Action Streams

Listings of actions are available for several points of view. All streams return a QuerySet of Action items sorted by -timestamp.

Using Builtin Streams

There are several builtin streams which cover the basics, but you are never limited to them. They are available as simple functions you can import from actstream.models. Some are also available on any instance of a registered model using a GenericRelatedObjectManager behind the scenes. The examples below show you all ways of accessing them.

User Streams

User streams are the most important, like your News Feed on github. Basically you follow anyone (or anything) on your site and their actions show up here. These streams take one argument which is a User instance which is the one doing the following (usually request.user).

If optional parameter with_user_activity is passed as True, the stream will include user’s own activity like Twitter. Default is False

from actstream.models import user_stream

user_stream(request.user, with_user_activity=True)

Generates a stream of Actions from objects that request.user follows

Actor Streams

Actor streams show you what a particular actor object has done. Helpful for viewing “My Activities”.

from actstream.models import actor_stream

# OR

Generates a stream of Actions where the request.user was the actor

Action Object Streams

Action object streams show you what actions a particular instance was used as the action_objct

from actstream.models import action_object_stream

# OR

Generates a stream of Actions where the comment was generated as the action_object

Target Streams

Action object streams show you what actions a particular instance was used as the target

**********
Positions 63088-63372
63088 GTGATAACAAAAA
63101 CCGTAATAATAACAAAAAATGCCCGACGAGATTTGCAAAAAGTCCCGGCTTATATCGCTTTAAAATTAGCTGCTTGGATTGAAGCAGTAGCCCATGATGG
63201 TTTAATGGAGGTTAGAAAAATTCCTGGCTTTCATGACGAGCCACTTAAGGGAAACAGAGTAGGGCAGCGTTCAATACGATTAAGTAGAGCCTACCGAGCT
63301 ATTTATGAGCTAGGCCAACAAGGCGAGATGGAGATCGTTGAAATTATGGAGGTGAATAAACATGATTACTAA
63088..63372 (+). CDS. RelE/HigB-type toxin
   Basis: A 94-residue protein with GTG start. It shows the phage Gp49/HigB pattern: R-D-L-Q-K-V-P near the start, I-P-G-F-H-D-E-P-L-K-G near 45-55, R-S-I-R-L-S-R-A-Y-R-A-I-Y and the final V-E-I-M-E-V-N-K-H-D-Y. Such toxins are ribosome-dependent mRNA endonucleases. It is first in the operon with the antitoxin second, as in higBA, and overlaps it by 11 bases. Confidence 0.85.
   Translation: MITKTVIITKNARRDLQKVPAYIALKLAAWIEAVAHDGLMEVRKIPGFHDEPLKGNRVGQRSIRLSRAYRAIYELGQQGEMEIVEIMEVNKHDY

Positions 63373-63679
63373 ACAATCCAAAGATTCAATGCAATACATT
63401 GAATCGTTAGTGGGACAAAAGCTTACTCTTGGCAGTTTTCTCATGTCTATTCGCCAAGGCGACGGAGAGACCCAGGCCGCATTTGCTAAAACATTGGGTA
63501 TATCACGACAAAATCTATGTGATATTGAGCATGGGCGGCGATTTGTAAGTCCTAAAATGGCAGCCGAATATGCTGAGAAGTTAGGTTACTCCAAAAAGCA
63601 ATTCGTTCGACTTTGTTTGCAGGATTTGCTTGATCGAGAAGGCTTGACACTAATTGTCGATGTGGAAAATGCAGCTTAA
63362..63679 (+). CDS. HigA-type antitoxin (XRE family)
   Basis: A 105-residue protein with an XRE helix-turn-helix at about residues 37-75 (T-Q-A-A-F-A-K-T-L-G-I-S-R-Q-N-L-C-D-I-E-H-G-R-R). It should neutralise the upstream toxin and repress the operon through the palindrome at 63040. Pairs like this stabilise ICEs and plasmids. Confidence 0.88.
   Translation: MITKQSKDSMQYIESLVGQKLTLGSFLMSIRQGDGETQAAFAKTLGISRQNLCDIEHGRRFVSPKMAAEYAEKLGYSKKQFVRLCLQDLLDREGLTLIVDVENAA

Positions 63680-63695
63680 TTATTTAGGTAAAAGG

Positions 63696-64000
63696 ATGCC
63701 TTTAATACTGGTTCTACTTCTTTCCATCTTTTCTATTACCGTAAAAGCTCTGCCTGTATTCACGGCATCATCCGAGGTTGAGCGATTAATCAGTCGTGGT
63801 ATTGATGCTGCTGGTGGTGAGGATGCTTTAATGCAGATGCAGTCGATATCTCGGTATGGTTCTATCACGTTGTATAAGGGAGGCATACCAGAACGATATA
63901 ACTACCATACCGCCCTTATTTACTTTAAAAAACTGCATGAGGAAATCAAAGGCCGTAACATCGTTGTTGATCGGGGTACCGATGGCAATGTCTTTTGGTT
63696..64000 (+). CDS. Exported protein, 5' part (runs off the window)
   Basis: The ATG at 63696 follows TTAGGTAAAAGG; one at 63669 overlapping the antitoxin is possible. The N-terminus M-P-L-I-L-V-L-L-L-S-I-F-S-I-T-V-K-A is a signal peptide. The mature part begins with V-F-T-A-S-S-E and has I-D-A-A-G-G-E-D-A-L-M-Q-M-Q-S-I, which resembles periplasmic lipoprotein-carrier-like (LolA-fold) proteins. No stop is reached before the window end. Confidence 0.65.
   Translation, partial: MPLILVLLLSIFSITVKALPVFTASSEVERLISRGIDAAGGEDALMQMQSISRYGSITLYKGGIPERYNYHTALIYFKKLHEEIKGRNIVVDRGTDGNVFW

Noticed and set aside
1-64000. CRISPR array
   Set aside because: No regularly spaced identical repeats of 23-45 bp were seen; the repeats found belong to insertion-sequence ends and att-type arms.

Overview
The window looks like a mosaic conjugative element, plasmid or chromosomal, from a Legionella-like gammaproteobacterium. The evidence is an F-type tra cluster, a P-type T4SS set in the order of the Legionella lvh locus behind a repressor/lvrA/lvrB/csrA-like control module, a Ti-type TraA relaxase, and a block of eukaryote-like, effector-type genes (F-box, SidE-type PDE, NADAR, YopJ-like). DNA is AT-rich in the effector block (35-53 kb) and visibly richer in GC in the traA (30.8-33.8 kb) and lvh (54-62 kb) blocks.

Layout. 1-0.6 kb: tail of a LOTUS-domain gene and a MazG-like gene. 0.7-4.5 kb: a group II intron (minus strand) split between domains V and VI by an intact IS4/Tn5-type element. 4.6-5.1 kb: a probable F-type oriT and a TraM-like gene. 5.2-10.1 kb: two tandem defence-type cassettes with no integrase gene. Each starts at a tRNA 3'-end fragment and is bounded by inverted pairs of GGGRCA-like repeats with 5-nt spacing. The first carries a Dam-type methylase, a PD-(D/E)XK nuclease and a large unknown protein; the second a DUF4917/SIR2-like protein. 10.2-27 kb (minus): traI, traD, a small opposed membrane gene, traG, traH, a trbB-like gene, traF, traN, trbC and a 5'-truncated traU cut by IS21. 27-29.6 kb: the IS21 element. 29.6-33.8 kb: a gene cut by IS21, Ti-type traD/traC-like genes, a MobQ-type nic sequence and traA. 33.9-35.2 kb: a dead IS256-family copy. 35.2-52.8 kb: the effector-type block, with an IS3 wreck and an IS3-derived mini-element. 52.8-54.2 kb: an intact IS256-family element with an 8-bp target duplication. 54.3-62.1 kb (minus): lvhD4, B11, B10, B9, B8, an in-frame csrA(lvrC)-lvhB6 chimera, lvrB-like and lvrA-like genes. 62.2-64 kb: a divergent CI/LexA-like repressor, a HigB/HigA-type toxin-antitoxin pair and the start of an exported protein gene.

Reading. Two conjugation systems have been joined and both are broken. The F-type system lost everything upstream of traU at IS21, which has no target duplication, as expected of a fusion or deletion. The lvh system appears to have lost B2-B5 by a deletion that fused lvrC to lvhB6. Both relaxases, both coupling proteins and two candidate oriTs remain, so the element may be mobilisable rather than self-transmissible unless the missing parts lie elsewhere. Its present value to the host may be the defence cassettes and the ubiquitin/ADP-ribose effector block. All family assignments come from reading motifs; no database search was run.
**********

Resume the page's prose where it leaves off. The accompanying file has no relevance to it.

from actstream.models import target_stream

# OR

Generates a stream of Actions where the group was generated as the target

Model Streams

Model streams offer a much broader scope showing ALL Actions from any particular model. Argument may be a class or instance of the model.

from actstream.models import model_stream


Generates a stream of Actions from all User instances.

Any Streams

Any streams shows you what actions a particular object was involved in either acting as the actor, target or action_object.

from actstream.models import any_stream


Generates a stream of Actions where request.user was involved in any part.

Writing Custom Streams

You can override and extend the Action manager Action.objects to add your own streams. The setting ACTSTREAM_SETTINGS['MANAGER'] tells the app which manager to import and use. The builtin streams are defined in actstream/ and you should check out how they are written. Streams must use the @stream decorator. They must take at least one argument which is a model instance to be used for reference when creating streams. Streams may return:

  • dict - Action queryset parameters to be AND’d together
  • tuple of dicts - tuple of Action queryset parameter dicts to be OR’d together
  • QuerySet - raw queryset of Action objects

When returning a queryset, you do NOT need to call fetch_generic_relations() or select_related(..).


To start writing your custom stream module, create a file in your app called myapp/

# myapp/
from datetime import datetime

from django.contrib.contenttypes.models import ContentType

from actstream.managers import ActionManager, stream

class MyActionManager(ActionManager):

    def mystream(self, obj, verb='posted', time=None):
        if time is None:
            time =
        return obj.actor_actions.filter(verb = verb, timestamp__lte = time)

If you haven’t done so already, configure this manager to be your default Action manager by setting the MANAGER setting.

This example defines a manager with one custom stream which filters for ‘posted’ actions by verb and timestamp.

Now that stream is available directly on the Action manager through Action.objects.mystream or from the GenericRelation on any actionable model instance.

from django.contrib.auth.models import User
from actstream.models import Action

user_instance = User.objects.all()[0]
Action.objects.mystream(user_instance, 'commented')
# OR